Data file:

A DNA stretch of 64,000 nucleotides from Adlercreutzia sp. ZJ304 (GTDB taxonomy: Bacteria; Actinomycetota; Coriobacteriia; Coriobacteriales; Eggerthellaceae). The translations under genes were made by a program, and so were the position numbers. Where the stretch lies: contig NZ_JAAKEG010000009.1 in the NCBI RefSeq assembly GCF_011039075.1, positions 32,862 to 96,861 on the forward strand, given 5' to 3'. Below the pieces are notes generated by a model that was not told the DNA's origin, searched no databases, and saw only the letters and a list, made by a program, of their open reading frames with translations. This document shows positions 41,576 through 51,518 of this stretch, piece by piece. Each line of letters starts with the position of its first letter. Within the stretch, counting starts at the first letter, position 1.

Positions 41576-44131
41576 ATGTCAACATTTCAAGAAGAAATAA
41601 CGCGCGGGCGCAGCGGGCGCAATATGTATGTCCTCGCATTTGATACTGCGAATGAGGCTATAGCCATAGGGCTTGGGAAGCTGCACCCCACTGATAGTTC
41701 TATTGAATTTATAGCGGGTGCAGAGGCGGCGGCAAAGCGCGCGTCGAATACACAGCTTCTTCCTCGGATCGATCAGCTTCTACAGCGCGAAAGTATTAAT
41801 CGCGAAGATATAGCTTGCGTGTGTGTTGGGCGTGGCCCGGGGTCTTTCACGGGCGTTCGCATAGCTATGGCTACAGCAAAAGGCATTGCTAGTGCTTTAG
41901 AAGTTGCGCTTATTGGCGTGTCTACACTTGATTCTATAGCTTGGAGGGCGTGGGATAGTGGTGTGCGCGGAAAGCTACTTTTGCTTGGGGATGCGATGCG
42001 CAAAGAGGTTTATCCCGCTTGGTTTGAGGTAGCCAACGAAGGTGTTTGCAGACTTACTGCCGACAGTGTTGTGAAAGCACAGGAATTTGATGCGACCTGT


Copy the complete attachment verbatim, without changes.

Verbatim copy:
A DNA stretch of 64,000 nucleotides from Adlercreutzia sp. ZJ304 (GTDB taxonomy: Bacteria; Actinomycetota; Coriobacteriia; Coriobacteriales; Eggerthellaceae). The translations under genes were made by a program, and so were the position numbers. Where the stretch lies: contig NZ_JAAKEG010000009.1 in the NCBI RefSeq assembly GCF_011039075.1, positions 32,862 to 96,861 on the forward strand, given 5' to 3'. Below the pieces are notes generated by a model that was not told the DNA's origin, searched no databases, and saw only the letters and a list, made by a program, of their open reading frames with translations. This document shows positions 41,576 through 51,518 of this stretch, piece by piece. Each line of letters starts with the position of its first letter. Within the stretch, counting starts at the first letter, position 1.

Positions 41576-44131
41576 ATGTCAACATTTCAAGAAGAAATAA
41601 CGCGCGGGCGCAGCGGGCGCAATATGTATGTCCTCGCATTTGATACTGCGAATGAGGCTATAGCCATAGGGCTTGGGAAGCTGCACCCCACTGATAGTTC
41701 TATTGAATTTATAGCGGGTGCAGAGGCGGCGGCAAAGCGCGCGTCGAATACACAGCTTCTTCCTCGGATCGATCAGCTTCTACAGCGCGAAAGTATTAAT
41801 CGCGAAGATATAGCTTGCGTGTGTGTTGGGCGTGGCCCGGGGTCTTTCACGGGCGTTCGCATAGCTATGGCTACAGCAAAAGGCATTGCTAGTGCTTTAG
41901 AAGTTGCGCTTATTGGCGTGTCTACACTTGATTCTATAGCTTGGAGGGCGTGGGATAGTGGTGTGCGCGGAAAGCTACTTTTGCTTGGGGATGCGATGCG
42001 CAAAGAGGTTTATCCCGCTTGGTTTGAGGTAGCCAACGAAGGTGTTTGCAGACTTACTGCCGACAGTGTTGTGAAAGCACAGGAATTTGATGCGACCTGT